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Re: node (was: IRC Meeting (Thursday, May 31, 2012) Notes and Logs (Time in PDT))

* Neil McGovern [2012-06-04 11:27 +0100]:
> On Sun, Jun 03, 2012 at 10:45:51PM +0200, Carsten Hey wrote:
> > The last paragraph of [1] suggests that there is no technical conflict
> > between the maintainers of both packages.  All that would have been
> > needed after the communication problem was solved is a technical
> > solution that makes all happy and the release team and the ftpmasters
> > agreeing to ignore the according policy violation.  Anyway, now the
> > technical committee is in the game and I assume the release team would
> > not create facts whilst the TC is discussing this unless it is asked by
> > TC members.
> I'm not sure what you mean about the release team creating facts,

If the maintainers of node and nodejs would have agreed to a technical
solution that complies with the Debian policy, then there would have
been no need to involve the technical committee at all.  If there would
be a technical solution both parties would agree too that violates the
Debian Policy, but is despite this policy violation accepted by the
release team and by ftpmaster (the release team to accept the packages
in Wheezy and ftpmaster to accept the packages in the archive - or less
abstract, to tag a hypothetical bug wheezy-ignore and to let the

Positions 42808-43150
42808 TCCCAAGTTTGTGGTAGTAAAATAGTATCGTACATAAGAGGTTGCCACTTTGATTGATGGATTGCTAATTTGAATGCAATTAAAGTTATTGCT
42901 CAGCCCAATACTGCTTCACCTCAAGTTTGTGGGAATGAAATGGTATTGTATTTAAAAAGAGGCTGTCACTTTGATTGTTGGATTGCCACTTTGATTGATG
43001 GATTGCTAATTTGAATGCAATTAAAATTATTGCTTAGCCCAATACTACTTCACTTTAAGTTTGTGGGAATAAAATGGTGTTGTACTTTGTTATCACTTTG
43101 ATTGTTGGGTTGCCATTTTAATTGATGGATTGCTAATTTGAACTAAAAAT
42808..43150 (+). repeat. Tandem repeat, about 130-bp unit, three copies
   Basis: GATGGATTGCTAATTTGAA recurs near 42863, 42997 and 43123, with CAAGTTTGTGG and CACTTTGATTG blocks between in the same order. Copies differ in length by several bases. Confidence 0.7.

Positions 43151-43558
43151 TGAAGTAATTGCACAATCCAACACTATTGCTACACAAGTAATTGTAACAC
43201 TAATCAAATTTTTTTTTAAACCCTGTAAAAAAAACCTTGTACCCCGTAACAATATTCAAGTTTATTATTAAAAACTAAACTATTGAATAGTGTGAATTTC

packages pass the new queue), then I think there would be no need for
a TC ruling too.

Before May it was not possible for people that weren't involved in
maintaining of any of the affected packages to find a technical solution
that has a reasonable chance to be agreed upon by both maintainer teams,
the release team and ftpmaster.  Due to the great way Pat recently
participated in the discussion and the additional information he
provided, finding such a technical solution that has a reasonable chance
to be agreed upon became possible.  Nearly at the same time the
technical committee was asked for a ruling.

This is the situation we now have.  There are possible consensual policy
violating technical solutions and valid arguments for the position that
the policy would be violated in its wording, but not or only partly in
its intension.  The maintainers did not yet agree, but I think they
would.  Now that the TC is involved and already discussed this conflict,
it might prefer to rule over it, instead of being bypassed by the
release team and ftpmaster (I'd assume that ftpmaster follows a decision
of the release team - but this is only guesswork).  This bypassing the
TC is what I meant with "creating facts".

> I'm not aware of any approaches by the maintainers or others asking
> for any opinions from the release team.

There weren't any approaches to ask the release team.  I did not do so
to avoid bypassing the TC.

The rest of the mail mainly summarises the problem and the technical

The policy violation is the conflict of programs in different packages
with the same filename, as described in the policy section 10.1 (the